To determine the company's earning ability, it's important to look at a re-cast net cash flow, says John Collins, president and managing broker for Pioneer Business Corp., a business brokerage firm in Huntington Beach, California. This is a computation of how much the business nets after such things as the owner's expenses and one-time charges are removed. "It shows a true picture of what the business makes," Collins explains.

Also check on the financial history of the company, says CPA Bonnie Morris of Columbus, Ohio. "Are the payables current? Have payroll taxes been paid on time? Are there any judgments or liens on the business or owner? Does the business have a line of credit with the bank that can be used for expansion in the future? Does the company have a good reputation with the local chamber of commerce?"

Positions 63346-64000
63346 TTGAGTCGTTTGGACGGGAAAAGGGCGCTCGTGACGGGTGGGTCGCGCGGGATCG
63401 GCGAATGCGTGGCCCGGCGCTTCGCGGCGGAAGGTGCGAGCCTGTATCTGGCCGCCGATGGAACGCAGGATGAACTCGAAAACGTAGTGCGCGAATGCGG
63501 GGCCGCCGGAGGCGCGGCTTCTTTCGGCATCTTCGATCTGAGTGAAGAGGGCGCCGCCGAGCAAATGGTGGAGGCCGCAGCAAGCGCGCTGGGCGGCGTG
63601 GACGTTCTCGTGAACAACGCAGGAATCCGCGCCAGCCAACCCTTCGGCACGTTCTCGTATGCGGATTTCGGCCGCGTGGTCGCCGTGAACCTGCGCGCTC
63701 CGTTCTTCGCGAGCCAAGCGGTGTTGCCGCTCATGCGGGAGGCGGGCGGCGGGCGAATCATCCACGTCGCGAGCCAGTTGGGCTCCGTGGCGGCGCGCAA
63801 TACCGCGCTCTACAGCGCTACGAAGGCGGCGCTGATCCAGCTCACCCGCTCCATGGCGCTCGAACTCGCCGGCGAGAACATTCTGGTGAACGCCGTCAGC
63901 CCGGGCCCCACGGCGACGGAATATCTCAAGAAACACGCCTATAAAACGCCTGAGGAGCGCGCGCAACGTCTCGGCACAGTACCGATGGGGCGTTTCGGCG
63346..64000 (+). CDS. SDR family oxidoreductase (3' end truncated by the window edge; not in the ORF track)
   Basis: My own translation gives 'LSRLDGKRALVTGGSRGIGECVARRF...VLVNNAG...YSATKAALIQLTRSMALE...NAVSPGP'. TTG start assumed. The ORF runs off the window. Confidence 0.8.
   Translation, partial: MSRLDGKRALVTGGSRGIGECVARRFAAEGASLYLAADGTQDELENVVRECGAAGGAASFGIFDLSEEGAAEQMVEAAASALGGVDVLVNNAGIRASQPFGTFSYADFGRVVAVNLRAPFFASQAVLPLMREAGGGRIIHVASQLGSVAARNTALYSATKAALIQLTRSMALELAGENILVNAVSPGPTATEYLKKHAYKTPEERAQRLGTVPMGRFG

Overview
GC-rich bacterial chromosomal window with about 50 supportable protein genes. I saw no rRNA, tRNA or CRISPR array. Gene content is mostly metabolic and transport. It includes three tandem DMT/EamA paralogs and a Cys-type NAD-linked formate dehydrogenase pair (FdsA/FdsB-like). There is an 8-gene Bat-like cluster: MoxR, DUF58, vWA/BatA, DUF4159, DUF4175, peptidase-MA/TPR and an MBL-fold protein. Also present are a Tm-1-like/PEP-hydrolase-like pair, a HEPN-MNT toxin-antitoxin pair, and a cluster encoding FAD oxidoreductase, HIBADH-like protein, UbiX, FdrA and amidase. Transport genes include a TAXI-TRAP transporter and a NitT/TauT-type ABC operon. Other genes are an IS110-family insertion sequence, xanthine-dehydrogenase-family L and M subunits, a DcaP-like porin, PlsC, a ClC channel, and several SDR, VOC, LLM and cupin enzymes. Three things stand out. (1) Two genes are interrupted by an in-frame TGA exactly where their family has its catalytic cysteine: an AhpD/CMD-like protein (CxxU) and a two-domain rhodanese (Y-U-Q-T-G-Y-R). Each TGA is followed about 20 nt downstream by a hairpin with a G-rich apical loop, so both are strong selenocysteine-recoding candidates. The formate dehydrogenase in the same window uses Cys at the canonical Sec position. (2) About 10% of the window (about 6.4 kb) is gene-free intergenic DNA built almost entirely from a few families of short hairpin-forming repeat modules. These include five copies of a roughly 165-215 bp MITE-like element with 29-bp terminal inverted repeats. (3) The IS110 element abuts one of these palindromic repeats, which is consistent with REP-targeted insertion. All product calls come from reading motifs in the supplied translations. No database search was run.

You may also want an asset evaluation of the company, says Morris. "There are two ways to value a business, by assets or by five year's net income," she says. "When you buy a small business, you're buying the assets, including any real estate, equipment, even the telephone lines. Depending on the situation, you may want to hire an accountant or real estate appraiser, who can determine the value of any real estate and equipment."

And be sure to investigate the financing terms available. How much of a down payment does the seller require, and how long will he or she carry the balance? What will the interest rate be?

Just knowing the business's financial situation isn't enough, though. "It's important to investigate all the details about that business to understand what makes it tick," says Collins, who suggests you find out the answers to the following questions: